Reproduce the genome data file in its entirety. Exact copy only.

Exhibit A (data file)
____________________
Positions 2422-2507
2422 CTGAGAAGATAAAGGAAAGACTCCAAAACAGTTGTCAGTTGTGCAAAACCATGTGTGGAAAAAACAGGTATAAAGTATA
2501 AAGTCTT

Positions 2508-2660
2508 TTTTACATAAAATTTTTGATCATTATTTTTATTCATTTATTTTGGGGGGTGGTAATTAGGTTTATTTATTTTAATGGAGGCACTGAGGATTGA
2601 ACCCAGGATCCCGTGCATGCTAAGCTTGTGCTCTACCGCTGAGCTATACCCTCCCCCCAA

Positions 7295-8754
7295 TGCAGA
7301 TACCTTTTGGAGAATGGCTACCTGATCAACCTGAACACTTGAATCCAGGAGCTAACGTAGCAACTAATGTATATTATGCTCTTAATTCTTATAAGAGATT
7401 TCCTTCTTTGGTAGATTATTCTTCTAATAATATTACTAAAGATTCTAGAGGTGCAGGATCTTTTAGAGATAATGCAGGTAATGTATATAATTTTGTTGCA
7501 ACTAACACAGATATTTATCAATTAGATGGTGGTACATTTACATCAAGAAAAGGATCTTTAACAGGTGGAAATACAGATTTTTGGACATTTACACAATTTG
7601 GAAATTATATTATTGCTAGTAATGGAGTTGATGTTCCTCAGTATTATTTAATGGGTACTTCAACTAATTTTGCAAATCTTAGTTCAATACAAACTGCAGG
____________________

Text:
Positions 2422-2507
2422 CTGAGAAGATAAAGGAAAGACTCCAAAACAGTTGTCAGTTGTGCAAAACCATGTGTGGAAAAAACAGGTATAAAGTATA
2501 AAGTCTT

Positions 2508-2660
2508 TTTTACATAAAATTTTTGATCATTATTTTTATTCATTTATTTTGGGGGGTGGTAATTAGGTTTATTTATTTTAATGGAGGCACTGAGGATTGA
2601 ACCCAGGATCCCGTGCATGCTAAGCTTGTGCTCTACCGCTGAGCTATACCCTCCCCCCAA

Positions 7295-8754
7295 TGCAGA
7301 TACCTTTTGGAGAATGGCTACCTGATCAACCTGAACACTTGAATCCAGGAGCTAACGTAGCAACTAATGTATATTATGCTCTTAATTCTTATAAGAGATT
7401 TCCTTCTTTGGTAGATTATTCTTCTAATAATATTACTAAAGATTCTAGAGGTGCAGGATCTTTTAGAGATAATGCAGGTAATGTATATAATTTTGTTGCA
7501 ACTAACACAGATATTTATCAATTAGATGGTGGTACATTTACATCAAGAAAAGGATCTTTAACAGGTGGAAATACAGATTTTTGGACATTTACACAATTTG
7601 GAAATTATATTATTGCTAGTAATGGAGTTGATGTTCCTCAGTATTATTTAATGGGTACTTCAACTAATTTTGCAAATCTTAGTTCAATACAAACTGCAGG